France presents a nicely nuanced take on what in many pavilions became a bit of a modernist love-in at the Biennale. Norman Kietzmann reports on a show that technically and affectionately celebrates the architectural advances of the last hundred years, but doesn’t shy away from the down – and dark – sides too.
One of the first things to greet you inside the door of the French Pavilion is the figure of Jacques Tati’s Monsieur Hulot, one facet of France’s rich response to Rem Koolhaas’ theme of Absorbing Modernity 1914-2014. For instead of addressing the concrete buildings of the post-war period with documentary neutrality or wide-eyed admiration, curator Jean-Louis Cohen decided on taking a more differentiated view.
The exhibition Modernity, Promise or Threat? opens with a model of Villa Arpel from Jacques Tati’s film classic Mon Oncle (1958). The building is more than an architectural backdrop. Through the constant malfunctioning of its automatic doors, gate and other facilities, it itself becomes a protagonist in the film, and gains the upper hand over the life of its residents. In addition to a 1:10 model of the villa, on display are numerous sketches that were prepared for the film set by painter Jacques Lagrange, who was also a close friend of Tati. “After more than 50 years, Villa Arpel still stands for the dream of a life that is simplified through technology. Only sometimes this dream becomes a farce,” explains Jean-Louis Cohen.
The other part of the exhibition leads from fiction into the reality of industrial construction. On the one side are Jean Prouvé’s mobile architectures, whose lightweight construction and refinement are showcased across eight wall panels. A look at the darker side of building begins just a few paces away. It was already in the 1930s that engineer Raymond Camus devised a prefab building system made from heavy concrete building elements. Two of these original elements hang from the ceiling in a further exhibition room, as if en route to the construction site.
Their purpose is demonstrated by a model of the residential housing project Cité de la Muette, which was erected in the Parisian suburb of Drancy in 1934. Its 14-storey tower blocks, recognised as being the first high-rise buildings in Paris, were constructed around a steel concrete frame covered with prefabricated panels. However, they were not used for their intended purpose until much later. The local police first used them as barracks, followed by the Nazis in 1940, who used the buildings as an interim prison for Parisian Jews before they were deported to concentration camps. Despite such strokes of fate, after the war the Cité de la Muette became the model for a 300 further housing estates erected throughout France – estates which have often become associated since with social fragmentation and unrest.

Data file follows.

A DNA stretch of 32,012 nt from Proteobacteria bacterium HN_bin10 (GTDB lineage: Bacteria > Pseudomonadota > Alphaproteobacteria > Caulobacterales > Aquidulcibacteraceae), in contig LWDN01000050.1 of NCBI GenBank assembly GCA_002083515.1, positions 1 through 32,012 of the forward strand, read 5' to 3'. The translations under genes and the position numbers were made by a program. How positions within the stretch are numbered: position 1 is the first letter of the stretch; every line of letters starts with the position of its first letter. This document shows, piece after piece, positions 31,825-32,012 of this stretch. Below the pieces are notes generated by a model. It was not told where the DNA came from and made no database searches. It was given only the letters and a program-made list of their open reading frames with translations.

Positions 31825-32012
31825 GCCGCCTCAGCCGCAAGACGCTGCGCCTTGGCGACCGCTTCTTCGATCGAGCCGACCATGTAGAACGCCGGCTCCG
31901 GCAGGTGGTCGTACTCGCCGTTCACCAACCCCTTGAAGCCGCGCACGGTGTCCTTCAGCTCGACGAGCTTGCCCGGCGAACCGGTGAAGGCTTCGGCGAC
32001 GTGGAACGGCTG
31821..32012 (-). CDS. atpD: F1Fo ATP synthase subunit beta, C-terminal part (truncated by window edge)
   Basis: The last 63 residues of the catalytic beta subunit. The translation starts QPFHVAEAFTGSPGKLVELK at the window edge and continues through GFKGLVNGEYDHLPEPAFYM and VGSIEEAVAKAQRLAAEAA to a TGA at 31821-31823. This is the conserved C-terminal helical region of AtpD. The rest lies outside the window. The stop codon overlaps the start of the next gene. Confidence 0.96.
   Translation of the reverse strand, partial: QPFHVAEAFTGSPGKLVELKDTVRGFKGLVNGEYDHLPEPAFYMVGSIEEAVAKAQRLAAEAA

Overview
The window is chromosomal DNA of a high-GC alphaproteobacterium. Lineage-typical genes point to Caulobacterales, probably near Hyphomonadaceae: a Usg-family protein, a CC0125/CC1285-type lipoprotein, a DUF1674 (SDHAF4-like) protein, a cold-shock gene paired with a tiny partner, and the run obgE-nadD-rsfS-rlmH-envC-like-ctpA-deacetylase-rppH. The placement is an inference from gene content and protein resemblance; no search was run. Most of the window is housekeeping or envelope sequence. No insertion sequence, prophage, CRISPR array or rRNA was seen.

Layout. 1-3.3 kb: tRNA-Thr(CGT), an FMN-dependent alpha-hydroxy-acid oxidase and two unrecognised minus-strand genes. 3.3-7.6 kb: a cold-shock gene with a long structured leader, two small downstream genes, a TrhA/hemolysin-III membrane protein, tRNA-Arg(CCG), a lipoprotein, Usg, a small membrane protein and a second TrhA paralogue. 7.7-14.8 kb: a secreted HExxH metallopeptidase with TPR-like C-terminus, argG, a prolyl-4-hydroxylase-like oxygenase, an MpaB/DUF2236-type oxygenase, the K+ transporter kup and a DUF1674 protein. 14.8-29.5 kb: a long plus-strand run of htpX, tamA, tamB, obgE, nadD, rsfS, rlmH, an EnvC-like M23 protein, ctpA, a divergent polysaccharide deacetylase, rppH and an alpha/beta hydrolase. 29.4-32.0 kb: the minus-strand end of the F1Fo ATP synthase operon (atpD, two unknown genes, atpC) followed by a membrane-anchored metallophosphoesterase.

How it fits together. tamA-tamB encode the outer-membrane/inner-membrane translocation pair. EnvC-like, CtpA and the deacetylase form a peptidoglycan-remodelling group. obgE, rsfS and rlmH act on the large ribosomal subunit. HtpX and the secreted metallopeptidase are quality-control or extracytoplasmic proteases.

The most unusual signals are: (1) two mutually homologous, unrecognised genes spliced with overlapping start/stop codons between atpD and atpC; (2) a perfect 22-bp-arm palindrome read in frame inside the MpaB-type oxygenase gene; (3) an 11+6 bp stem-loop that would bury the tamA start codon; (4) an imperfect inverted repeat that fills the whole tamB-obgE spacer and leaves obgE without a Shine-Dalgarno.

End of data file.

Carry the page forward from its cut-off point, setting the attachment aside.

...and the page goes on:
The exhibition’s various elements are woven together in a film by Teri Wehn Damisch, which is projected in all four exhibition rooms simultaneously. Fictitious moments, including scenes from Mon Oncle and Jean-Luc Godard’s drama 2 ou 3 choses que je sais d’elle (Two or Three Things I Know About Her) – where a block tower estate is re-constructed from consumer product boxes – mingle with the built reality. Interviews with residents reveal their sentiments on living on a housing estate. “I just can’t get used to how ugly it is”, says one young woman to the camera. Others, whilst impressed by the size of their apartments, detest the views outside their windows.
Herein lies the strength of the French pavilion: it is the only installation at the Biennale that presents architecture in the context of its users, and it allows them to speak – be it about a high-rise quarter at the edge of Paris or the upper-middle-class Villa Arpel from Mon Oncle. Jean-Louis Cohen has succeeded in balancing the aspirations and realities of modernism equally in a lively manner. It would be nice to have seen more such examples, where architectural flights of fancy are brought down to earth.
– Norman Kietzmann, BauNetz.